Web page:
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Argument: CCS requires significant energy; is inefficient

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Greenpeace International, an environmental non-profit organization, stated the following in a May 2008 report authored by Emily Rochon et al., titled "False Hope: Why Carbon Capture and Storage Won't Save the Climate," available at "Capturing and storing carbon uses lots of energy, anywhere from 10-40% of a power station's capacity. An energy penalty of just 20% would require the construction of an extra power station for every four built. These reductions in efficiency will require more coal to be mined, transported, and burned, for a power station to produce the same amount of energy as it did without CCS."

Mark Disendorf, PhD, Senior Lecturer and Researcher at the Institute of Environmental Studies at the University of New South Wales, stated the following in his 2006 article "Can Geosequestration Save the Coal Industry?" published in Transforming Power: Energy as a Social Project: "Capturing CO2 from existing power stations requires the use of expensive equipment and large quantities of energy, thus reducing overall power station efficiency."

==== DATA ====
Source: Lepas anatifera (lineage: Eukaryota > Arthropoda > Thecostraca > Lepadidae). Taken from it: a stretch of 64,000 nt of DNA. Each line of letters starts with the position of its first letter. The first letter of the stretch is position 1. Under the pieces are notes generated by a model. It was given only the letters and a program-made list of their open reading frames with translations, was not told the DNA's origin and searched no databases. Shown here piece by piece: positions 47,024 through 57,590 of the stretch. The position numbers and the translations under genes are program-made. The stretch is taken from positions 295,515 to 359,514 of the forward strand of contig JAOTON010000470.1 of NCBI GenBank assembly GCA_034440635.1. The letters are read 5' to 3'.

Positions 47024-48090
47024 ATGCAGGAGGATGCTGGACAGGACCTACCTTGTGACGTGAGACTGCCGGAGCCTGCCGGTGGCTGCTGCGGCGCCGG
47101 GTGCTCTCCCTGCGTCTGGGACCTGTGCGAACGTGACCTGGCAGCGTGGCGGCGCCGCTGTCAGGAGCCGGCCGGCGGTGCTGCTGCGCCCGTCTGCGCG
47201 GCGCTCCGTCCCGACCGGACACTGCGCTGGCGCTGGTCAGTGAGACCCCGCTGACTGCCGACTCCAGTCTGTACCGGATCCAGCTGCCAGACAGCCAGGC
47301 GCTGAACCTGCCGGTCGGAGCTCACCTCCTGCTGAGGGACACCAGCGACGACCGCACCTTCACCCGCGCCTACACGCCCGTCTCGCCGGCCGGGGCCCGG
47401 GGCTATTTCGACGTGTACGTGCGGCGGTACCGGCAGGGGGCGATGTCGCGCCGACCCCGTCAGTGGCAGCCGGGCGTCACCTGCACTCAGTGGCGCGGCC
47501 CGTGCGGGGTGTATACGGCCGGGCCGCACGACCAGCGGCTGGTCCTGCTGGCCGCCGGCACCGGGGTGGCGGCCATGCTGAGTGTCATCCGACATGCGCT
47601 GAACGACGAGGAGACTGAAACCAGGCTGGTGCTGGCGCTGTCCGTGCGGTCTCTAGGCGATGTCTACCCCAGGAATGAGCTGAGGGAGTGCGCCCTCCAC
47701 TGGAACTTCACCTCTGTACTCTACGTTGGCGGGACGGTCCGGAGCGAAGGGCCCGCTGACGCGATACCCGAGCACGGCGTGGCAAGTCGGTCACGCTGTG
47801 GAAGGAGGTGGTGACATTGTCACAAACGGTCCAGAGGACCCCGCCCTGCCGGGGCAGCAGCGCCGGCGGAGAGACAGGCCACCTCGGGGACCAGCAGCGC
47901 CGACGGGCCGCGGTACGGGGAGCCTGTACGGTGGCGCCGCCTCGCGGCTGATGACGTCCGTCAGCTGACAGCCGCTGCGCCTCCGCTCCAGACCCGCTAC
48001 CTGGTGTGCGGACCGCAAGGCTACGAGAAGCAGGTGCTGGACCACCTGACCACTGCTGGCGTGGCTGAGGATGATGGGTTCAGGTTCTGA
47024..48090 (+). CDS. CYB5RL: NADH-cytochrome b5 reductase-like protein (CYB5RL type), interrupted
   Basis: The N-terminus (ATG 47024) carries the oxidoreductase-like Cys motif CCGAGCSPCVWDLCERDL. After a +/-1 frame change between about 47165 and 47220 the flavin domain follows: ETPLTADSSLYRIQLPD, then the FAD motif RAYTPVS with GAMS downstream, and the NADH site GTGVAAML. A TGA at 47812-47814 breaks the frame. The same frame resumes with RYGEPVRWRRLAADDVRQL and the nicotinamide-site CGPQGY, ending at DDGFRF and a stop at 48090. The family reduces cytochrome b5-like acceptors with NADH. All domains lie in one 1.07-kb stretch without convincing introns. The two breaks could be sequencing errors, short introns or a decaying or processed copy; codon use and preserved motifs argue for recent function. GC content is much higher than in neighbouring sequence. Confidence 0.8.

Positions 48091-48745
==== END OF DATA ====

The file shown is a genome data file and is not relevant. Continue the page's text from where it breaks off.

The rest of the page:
Robert Bryce. "A bad bet on Carbon." New York Times. May 12, 2010: "Let’s take the first problem. Capturing carbon dioxide from the flue gas of a coal-fired electric generation plant is an energy-intensive process. Analysts estimate that capturing the carbon dioxide cuts the output of a typical plant by as much as 28 percent. Given that the global energy sector is already straining to meet booming demand for electricity, it’s hard to believe that the United States, or any other country that relies on coal-fired generation, will agree to reduce the output of its coal-fired plants by almost a third in order to attempt carbon capture and sequestration."

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